Billy Branch’s voice–gravelly, melodic, precise–doesn’t seem like it should be used for ordinary speech. The statement “Hi, how ya doin’, come on in” shouldn’t be uttered in such leaden tones. Nor does it seem that a legendary bluesman should be welcoming guests into such a cottage so bourgeois that kids with “Hello Kitty” backpacks run past on the way home from school. One of the “Last Great Blues Harmonica Players” should be living in the perpetual twilight of a dimmed nightclub, smoke permanently swirling around a hand frozen into a cup and a face forever stuck behind four inches of gleaming metal.
Yet here Branch sits, sinking into the depths of a leather sofa in the middle of a tastefully decorated, well-lit house on 84th Street. Little touches betray his profession: he’s dressed in black from his baseball cap to his socks, and the art on the walls ranges from a cubist painting of a harmonica player to one of Branch himself of almost photographic quality. The Grammy nominations on the walls help, too. The more recent nomination was for an album called “Superharps,” recorded with three other harmonica players. In describing the actual event, Branch rises from his seat and begins gesturing expansively with his arms. “When I was in the ceremony, I had this crazy delusion that I might win; they flash your name up on the big screen, you know, you get excited. Then they said BB King, and I thought ‘What the hell am I thinking, I must be on dope.’” That’s an anecdote which deserves to be said in a voice used to growling into a microphone. Branch has a catalog of similar events, betraying a familiarity with old hangouts and famous names: “The Rolling Stones came to play at the old Checkerboard [Lounge] on 43rd Street. I remember vividly that night, that I knew they were there but I opted to stay at Theresa’s Lounge [a club on 48th Street]; I didn’t want to fight the crowds. My bass player was there and ended up sitting in with them.”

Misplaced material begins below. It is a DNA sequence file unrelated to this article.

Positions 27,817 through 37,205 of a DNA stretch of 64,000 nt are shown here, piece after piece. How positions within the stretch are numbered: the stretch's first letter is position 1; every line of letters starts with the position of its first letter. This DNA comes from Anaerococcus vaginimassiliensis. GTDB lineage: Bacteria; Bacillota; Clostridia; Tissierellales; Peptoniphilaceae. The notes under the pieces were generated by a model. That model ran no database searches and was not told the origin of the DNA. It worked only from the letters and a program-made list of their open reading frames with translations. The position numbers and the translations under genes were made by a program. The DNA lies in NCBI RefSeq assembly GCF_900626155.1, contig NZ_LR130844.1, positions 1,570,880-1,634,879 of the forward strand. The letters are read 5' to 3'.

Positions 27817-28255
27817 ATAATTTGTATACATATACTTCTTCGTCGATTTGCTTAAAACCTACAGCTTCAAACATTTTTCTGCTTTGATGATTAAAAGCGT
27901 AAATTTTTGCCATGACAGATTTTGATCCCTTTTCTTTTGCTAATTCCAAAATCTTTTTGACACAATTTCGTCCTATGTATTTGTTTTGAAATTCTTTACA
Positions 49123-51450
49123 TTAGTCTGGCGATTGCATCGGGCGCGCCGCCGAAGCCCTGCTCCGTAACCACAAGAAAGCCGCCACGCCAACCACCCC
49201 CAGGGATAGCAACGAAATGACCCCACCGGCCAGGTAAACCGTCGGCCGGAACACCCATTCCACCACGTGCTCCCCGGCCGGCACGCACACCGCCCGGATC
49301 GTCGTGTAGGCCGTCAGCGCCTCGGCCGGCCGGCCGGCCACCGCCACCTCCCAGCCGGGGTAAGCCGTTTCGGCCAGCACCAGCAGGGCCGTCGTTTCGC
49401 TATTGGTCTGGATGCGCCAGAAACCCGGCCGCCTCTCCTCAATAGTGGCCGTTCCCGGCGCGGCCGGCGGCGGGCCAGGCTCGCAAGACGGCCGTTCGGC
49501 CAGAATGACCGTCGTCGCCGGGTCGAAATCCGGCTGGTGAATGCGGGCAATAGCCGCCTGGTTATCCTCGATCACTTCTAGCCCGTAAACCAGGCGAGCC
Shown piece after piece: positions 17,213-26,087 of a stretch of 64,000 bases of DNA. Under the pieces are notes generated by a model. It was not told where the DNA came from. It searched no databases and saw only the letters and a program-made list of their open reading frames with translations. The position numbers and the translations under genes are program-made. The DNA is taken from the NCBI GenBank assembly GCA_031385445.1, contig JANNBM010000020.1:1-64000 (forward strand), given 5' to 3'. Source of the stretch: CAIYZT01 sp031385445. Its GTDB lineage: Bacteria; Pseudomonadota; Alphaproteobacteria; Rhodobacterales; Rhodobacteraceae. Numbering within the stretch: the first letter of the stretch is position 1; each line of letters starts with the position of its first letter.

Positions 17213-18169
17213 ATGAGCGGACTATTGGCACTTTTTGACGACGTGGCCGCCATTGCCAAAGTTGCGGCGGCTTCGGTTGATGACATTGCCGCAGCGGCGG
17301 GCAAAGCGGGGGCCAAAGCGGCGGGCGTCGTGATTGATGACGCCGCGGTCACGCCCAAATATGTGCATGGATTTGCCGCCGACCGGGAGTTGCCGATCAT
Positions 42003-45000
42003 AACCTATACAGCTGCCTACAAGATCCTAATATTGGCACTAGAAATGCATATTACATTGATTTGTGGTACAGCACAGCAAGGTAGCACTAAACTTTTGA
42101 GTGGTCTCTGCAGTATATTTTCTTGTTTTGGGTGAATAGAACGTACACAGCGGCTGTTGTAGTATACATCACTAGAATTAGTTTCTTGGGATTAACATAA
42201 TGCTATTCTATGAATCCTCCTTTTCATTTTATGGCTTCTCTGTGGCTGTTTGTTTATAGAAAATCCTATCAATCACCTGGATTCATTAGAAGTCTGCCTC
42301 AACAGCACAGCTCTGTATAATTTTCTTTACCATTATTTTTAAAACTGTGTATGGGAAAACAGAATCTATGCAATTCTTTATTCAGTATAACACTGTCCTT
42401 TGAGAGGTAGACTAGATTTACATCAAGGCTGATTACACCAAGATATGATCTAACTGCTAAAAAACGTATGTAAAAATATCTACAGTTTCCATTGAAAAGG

The bass player was part of the band Branch has been managing for a few decades, the Sons of Blues. The Chicago Blues Festival this summer will hold a thirtieth anniversary celebration of the group, which has served as a kind of vanguard for the traditional Chicago-style blues. “We were formed in 1977 as the answer to the question, ‘Are there any young black musicians playing the blues?’” says Branch, his rehearsed cadence indicating how many times he’s told this origin story. “We were recruited by Jim O’Neal, who is the editor and founder of Living Blues magazine. In the beginning everyone in our band, except for myself, was the son of a famous blues musician. I kept the band intact over the years, although the personnel changed many times. But throughout the history of the band we had some of the finest players of our generation pass through. At the Blues Festival it will be like a reunion of past players and the current band.”